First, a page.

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    It might stick around, but it's always going to be a niche part of gaming I think. Much like 3DTV, some will be willing to invest in it, but it's unlikely to go completely mainstream.
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    VR technology is being pushed way too soon commercially - the price points alone should be evidence enough, ranging from £400-£800. Not only that, but they often demand unreasonable things from both the dev and the consumer:

    Demands of consumer
    - A spacious area to be able to turn and move
    - The physical ability (sorry Dr. Hawking)
    - Not being irritated by needing breaks every 20 minutes
    - Paying the ludicrous asking price

    Demands of developers
    - Getting around the design problems of movement when the player only hasn't a small physical space
    - Incorporating VR in a way that improves the experience over traditional play (Only seen hover junkers accomplish this)
    - Making a decent game while still being profitable with such a small audience
    - Coding for all three headsets OR signing a deal of exclusivity with one that makes the exclusivity issues in consoles pale in comparison to the cluster**** of VR content across the platforms.
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    (Original post by Gofre)
    The big thing VR needs to overcome is the relatively high entry price. A VR ready PC system (by which I mean a computer that can play games on the prominent, high res VR headsets at solid setitngs/frame rates) will cost about £600 before you even get an Occulus Rift (£550) or HTC Vive (£759). Playstation VR is substantially cheaper (£250ish for a PS4, £350 for Playstation VR), but is obviously built on significantly weaker hardware both in terms of the headset and the console. If they can bring the costs down or find a way to make high quality VR gaming more accessible to the masses then it has a very real chance of catching on as it can have very real benefits to a gaming experience, but until it's going be perceived as a rich person's toy.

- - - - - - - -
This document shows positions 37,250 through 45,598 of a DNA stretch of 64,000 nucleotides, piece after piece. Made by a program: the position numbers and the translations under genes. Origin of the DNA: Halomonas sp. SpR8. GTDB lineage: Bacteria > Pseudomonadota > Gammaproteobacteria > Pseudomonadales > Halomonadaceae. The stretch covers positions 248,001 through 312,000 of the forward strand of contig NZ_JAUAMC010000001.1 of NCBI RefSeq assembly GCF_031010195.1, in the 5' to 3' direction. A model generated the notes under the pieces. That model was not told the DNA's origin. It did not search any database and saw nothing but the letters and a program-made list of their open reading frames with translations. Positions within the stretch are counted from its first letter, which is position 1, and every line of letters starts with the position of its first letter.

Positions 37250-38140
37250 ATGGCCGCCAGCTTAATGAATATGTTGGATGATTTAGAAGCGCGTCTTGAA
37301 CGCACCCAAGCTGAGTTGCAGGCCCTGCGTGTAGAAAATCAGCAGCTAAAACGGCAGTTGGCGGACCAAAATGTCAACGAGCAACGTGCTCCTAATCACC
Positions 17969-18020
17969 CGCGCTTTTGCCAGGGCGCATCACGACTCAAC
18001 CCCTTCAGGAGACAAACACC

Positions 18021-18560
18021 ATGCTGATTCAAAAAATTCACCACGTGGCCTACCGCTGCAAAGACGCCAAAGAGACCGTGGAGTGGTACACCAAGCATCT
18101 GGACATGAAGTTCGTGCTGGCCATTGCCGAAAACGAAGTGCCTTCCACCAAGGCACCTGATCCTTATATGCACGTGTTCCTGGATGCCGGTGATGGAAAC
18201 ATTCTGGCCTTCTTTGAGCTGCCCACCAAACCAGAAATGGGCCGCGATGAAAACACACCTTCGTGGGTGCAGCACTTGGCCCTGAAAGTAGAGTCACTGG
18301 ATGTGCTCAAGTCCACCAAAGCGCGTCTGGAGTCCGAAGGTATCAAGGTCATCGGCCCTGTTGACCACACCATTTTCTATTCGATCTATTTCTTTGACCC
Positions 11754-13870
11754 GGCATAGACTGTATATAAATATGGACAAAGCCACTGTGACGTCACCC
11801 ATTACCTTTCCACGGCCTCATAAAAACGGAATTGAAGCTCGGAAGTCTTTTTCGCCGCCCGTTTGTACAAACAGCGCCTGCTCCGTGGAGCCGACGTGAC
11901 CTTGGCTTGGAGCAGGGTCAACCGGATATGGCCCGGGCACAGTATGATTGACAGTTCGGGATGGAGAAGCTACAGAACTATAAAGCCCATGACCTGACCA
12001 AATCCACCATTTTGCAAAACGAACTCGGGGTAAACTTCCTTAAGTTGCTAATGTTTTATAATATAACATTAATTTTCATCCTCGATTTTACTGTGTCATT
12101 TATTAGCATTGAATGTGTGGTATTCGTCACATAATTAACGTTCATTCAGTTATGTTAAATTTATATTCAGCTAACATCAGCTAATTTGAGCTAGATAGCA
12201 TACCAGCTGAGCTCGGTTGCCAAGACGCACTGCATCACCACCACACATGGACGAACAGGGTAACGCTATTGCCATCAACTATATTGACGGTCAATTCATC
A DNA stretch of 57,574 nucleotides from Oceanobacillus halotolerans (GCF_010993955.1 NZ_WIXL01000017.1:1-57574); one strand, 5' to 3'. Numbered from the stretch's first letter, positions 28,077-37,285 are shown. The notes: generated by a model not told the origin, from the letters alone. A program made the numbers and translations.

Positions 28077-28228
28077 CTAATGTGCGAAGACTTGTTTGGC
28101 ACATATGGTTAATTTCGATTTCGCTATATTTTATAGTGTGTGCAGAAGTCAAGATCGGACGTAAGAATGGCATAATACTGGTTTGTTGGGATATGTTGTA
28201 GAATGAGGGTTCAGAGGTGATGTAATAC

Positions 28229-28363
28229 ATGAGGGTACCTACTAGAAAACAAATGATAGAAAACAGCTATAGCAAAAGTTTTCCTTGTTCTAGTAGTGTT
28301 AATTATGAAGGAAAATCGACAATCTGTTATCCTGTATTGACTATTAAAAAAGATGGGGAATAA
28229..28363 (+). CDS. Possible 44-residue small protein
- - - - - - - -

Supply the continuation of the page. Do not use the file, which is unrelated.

Is 600 for a gaming pc expensive? You probably need that amount to play E32016 games anyway.
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    (Original post by Juichiro)
    Is 600 for a gaming pc expensive? You probably need that amount to play E32016 games anyway.
    £600 for a gaming PC isn't but £1150-£1350 for a gaming PC and Occulus/Vive is.

    Mass adoption is a key factor when it comes to the survival of new technologies like this- it's one motivates manufacturers and developers into continuing with meaningful long term support and in turn keeps consumers interested and engaged.
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    (Original post by Juichiro)
    Is 600 for a gaming pc expensive? You probably need that amount to play E32016 games anyway.
    To be honest, £600 really is the higher end of mainstream, and will play E32016 with ease, remember that most games are still held back for consoles with few devs actually pushing PC hardware at 1080p, unless of course their Ubisoft with awful optimisation. £600 should get you the recommended hardware for nearly every game, including the brand new ones.
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    VR needs more funding for it to be successful in the mainstream, and it also needs to come down in price.